When ideation does occur as the crucial middle step, students cannot only answer test questions, but they can also create their own questions and anticipate new ones. This allows the student to take ownership of knowledge – and to use that knowledge to springboard to new knowledge. This is when the student becomes an independent, lifelong learner by reading with ideation for long-term recall and long-term critical thinking.
Unfortunately, many seventh graders try to apply their elementary school skills – reading and questioning based too often on study sheets – to demonstrate both comprehension and long-term learning. The same technique cannot be used for both outcomes. And when their strategy fails, most students just try to do more of the same.
I have seen students try so hard that they keep copious notes of answers to questions, but the more notes they keep, the worse they do and parents experience what you are experiencing, a drop-off in grades. Ultimately, many give up. Studying more is not a substitute for learning better.
WHAT TO DO
Explain to your child the difference between reading and answering questions (reading for remembering) and reading with ideation (reading for learning). The difference is not just answering questions, but asking and anticipating questions. Explain that once she has read, she must take the knowledge the author has given and make it her own.
Without this step, knowledge will never be hers and she will have to depend on memory rather than on understanding.
Both science and social studies are excellent subjects for her to draw her knowledge. She should never copy the knowledge. She should either rephrase the most important information or draw a picture of it. For example, she might draw a crown to represent a king, writing his name inside the crown and “decorating” it with other information such as the years of his reign.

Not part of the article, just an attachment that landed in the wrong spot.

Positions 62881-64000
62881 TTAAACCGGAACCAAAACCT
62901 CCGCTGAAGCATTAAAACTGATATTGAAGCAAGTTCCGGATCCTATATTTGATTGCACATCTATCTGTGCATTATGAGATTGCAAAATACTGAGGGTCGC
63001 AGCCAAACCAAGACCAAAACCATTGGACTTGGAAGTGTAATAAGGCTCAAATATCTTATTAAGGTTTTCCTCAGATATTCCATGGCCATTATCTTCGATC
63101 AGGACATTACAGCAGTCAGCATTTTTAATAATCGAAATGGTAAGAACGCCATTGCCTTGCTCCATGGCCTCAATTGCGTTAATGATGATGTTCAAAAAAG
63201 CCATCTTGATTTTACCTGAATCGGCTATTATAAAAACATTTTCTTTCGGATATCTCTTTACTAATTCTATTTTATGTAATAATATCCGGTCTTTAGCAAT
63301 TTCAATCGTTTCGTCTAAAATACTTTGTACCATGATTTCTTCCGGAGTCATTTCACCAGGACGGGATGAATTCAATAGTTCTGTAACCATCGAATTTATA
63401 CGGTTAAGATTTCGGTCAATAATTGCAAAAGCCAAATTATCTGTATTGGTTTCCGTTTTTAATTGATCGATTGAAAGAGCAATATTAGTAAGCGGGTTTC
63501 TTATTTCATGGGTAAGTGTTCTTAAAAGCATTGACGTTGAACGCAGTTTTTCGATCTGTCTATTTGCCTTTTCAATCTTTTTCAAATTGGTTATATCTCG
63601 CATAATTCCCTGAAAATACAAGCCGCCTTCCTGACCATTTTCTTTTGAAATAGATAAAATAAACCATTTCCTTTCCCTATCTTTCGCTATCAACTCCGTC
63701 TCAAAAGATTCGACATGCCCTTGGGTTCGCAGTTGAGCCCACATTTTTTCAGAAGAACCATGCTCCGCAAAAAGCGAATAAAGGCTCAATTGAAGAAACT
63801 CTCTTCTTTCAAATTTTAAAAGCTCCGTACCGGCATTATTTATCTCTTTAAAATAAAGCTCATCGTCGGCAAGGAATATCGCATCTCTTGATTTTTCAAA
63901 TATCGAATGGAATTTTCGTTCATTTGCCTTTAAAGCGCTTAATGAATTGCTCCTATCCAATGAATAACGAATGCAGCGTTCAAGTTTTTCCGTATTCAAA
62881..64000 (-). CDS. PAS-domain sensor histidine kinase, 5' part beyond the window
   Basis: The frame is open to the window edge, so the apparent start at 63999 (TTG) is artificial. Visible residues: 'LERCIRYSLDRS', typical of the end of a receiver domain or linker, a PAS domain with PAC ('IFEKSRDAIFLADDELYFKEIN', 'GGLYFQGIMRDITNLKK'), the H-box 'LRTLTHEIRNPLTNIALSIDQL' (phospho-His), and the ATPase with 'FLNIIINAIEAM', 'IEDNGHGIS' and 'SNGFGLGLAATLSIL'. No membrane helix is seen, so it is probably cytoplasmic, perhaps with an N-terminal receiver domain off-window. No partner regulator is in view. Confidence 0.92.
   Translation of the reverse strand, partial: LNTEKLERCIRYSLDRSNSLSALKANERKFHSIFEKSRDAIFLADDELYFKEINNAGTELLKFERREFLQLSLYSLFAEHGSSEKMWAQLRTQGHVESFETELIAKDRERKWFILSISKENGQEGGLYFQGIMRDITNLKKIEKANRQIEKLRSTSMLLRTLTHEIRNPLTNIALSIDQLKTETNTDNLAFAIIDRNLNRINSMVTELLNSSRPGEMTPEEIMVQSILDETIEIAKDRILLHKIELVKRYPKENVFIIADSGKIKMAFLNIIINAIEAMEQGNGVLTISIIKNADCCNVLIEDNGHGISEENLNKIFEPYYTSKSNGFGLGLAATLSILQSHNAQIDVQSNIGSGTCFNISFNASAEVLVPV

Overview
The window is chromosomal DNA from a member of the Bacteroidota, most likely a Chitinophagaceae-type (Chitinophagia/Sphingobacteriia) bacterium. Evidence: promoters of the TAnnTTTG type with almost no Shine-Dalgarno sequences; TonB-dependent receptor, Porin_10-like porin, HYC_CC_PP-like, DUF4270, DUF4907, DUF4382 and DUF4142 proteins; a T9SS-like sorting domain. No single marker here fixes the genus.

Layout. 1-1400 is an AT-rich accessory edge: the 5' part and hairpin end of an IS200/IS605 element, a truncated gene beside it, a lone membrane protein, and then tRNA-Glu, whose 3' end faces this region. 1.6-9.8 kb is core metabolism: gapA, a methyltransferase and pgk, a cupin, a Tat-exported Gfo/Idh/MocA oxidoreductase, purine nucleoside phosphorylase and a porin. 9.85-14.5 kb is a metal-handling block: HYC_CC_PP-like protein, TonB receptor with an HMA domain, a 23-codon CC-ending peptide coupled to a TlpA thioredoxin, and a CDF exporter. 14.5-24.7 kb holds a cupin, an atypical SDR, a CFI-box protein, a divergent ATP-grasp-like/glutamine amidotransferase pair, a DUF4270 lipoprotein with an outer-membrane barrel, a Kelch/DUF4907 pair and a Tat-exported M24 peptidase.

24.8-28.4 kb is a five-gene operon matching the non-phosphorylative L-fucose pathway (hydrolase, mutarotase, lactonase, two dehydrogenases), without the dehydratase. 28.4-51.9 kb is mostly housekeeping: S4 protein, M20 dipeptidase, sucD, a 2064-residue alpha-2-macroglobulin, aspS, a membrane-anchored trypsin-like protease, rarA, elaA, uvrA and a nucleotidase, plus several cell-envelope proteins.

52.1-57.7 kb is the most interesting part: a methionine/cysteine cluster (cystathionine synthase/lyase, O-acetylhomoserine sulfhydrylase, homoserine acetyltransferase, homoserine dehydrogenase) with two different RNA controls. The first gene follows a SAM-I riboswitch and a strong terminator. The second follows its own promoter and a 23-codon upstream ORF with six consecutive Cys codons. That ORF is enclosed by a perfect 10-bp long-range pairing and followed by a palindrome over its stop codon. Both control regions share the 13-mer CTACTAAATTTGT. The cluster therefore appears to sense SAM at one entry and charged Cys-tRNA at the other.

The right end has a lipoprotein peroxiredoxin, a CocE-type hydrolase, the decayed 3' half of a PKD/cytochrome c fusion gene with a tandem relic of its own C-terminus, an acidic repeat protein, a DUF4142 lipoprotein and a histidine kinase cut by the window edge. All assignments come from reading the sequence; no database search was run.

You can help her by encouraging her to have fun with her own re-creation of knowledge and by asking to see her pictures (drawings) of her knowledge.
Once your child has put the information into her own words or pictures, have her write her own questions with the knowledge she now owns. This will become a practice test, including all types of questions that may be anticipated. By the time she finishes the chapter she will be ready to take her own test two or three nights before the classroom test. Once taken, she will find the knowledge she has yet to master and then she can spend her next evenings finding strategies to master only what she till has left to learn.
By following these simple strategies, parents can help their child go from the school skill of answering questions with fear to the life skill of asking questions with confidence.
CONTACT DR. FOURNIER
Have a question about education, education-related issues or your child’s schoolwork or homework? Ask Dr. Fournier and look for her answer in this column. E-mail your question or comment to Dr. Yvonne Fournier at firstname.lastname@example.org.